ASPIRATIONAL CREDIT: During our experiment, we found no dearth of aspirations among the people we met. There was the day laborer, whose second biggest expense after food was how son’s education, and the auto rickshaw driver, who worked approximately 18 hours a day, to ensure a better life for his family. In spite of their trying circumstances, they were not looking for handouts from the government. What the government and the private sector can do, however, is to provide the necessary resources to support education, skills development, and other services that that enable social mobility to such individuals. Here, a similar framework, leveraging the power of UID,  as the one we laid out for insurance above would be of tremendous benefit. Private sector actors could provide educational loans to people using UID for KYC, while building up a credit history system simultaneously. The government could step in and provide subsidies on financial products for that cannot afford market rates, as determined by the resident data hub.

MOBILE INCLUSION: We have talked about before on how mobile is critical for everyday communications for people in the middle and bottom of the pyramid. This communication forms a fundamental part of India’s democracy. Given that mobile handsets are cheap, having mobile access is largely restricted to having the relevant documents to satisfy KYC mobile norms. Now that UID is getting accepted as sufficient KYC for mobile SIM cards, it will go a long way in enabling “mobile inclusion” of the masses. Benefits of mobile could in fact extend much further by having access to positive lifestyle enhancement services such as education, healthcare at low price points. However, access to those data services may need further subsidy interventions, that we shall discuss in upcoming blog posts.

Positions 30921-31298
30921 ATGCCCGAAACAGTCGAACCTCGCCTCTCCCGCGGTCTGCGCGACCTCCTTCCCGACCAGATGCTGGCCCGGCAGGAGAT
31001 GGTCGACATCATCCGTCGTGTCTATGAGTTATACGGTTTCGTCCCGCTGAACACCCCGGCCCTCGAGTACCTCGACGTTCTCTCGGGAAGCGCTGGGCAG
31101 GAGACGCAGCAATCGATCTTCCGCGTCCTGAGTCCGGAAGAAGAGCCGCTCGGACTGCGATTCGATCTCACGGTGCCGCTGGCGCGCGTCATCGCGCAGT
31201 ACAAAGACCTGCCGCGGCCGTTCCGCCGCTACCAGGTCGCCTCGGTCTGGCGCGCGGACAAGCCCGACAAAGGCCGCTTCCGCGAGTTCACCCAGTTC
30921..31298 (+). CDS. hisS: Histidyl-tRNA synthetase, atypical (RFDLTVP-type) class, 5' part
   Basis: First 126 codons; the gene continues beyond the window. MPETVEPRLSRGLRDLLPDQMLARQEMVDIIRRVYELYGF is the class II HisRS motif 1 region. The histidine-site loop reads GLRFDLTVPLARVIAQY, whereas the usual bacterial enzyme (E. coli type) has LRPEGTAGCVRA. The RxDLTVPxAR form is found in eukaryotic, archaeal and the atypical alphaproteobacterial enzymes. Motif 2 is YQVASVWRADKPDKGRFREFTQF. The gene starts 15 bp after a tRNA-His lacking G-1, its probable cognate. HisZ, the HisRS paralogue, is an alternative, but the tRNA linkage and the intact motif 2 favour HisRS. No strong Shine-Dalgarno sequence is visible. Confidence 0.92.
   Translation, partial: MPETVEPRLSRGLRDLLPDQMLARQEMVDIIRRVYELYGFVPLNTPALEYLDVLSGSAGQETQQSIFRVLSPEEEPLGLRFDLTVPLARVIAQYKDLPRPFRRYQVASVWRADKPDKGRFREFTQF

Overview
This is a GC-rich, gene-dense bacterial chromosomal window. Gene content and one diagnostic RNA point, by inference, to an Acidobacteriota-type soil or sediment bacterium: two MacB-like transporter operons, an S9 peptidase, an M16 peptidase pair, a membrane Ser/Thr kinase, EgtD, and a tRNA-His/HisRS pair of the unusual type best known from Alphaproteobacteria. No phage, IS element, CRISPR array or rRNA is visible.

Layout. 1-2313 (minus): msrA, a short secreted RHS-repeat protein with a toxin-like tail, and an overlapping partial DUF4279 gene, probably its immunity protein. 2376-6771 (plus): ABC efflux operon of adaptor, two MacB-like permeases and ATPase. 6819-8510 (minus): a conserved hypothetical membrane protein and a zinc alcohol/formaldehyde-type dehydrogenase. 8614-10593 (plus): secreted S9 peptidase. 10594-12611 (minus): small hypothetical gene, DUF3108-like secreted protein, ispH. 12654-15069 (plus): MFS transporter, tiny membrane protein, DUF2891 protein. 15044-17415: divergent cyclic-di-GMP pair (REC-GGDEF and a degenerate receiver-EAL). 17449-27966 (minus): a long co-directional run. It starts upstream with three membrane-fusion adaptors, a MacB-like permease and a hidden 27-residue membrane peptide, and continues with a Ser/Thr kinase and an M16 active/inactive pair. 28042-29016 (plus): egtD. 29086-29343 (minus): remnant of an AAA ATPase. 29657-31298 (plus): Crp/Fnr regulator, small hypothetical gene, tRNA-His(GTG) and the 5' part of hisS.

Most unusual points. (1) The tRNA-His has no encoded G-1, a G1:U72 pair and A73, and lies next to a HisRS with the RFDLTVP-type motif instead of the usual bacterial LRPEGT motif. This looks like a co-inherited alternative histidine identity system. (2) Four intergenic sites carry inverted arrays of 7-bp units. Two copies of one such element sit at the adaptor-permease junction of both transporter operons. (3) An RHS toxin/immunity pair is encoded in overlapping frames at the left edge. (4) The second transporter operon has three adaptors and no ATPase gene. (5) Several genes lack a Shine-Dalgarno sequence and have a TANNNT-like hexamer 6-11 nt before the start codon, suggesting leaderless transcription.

So, there you have it. In our experience, using UID for food security, mobile inclusion, insurance, and aspirational credit applications would have the most impact on the bottom of the pyramid. Once the extent of the impact is evident to those that benefit, it would lead to a virtuous cycle, increasing the utility of the very ambitious Aadhaar project. We wish Aadhaar Godspeed.


3 Comments to “UID & the other half”

  1. Great work. Very nice and honest effort done by both of you. I am thrilled, excited but 400 million poor people don’t let my mind to settle down. I want to join you in your efforts if in any way i can. Please if you can revert back to this comment, i will be glad.I have so many things to share but can’t write all of these here.

  2. Excellent work. Good to see the young taking lead. I am a veteran from the Armed Forces ( Indian Navy ) and a senior citizen willing to contribute my might to the society for the better future for the society. There are many veterans like me who are more than willing to contribute, but lack a PLATFORM. I suppose we can work together, your energy, zeal, enthusiasm and our experience, knowledge would be a good mix. If my idea is appealing, do get in touch.

    Commander Surendra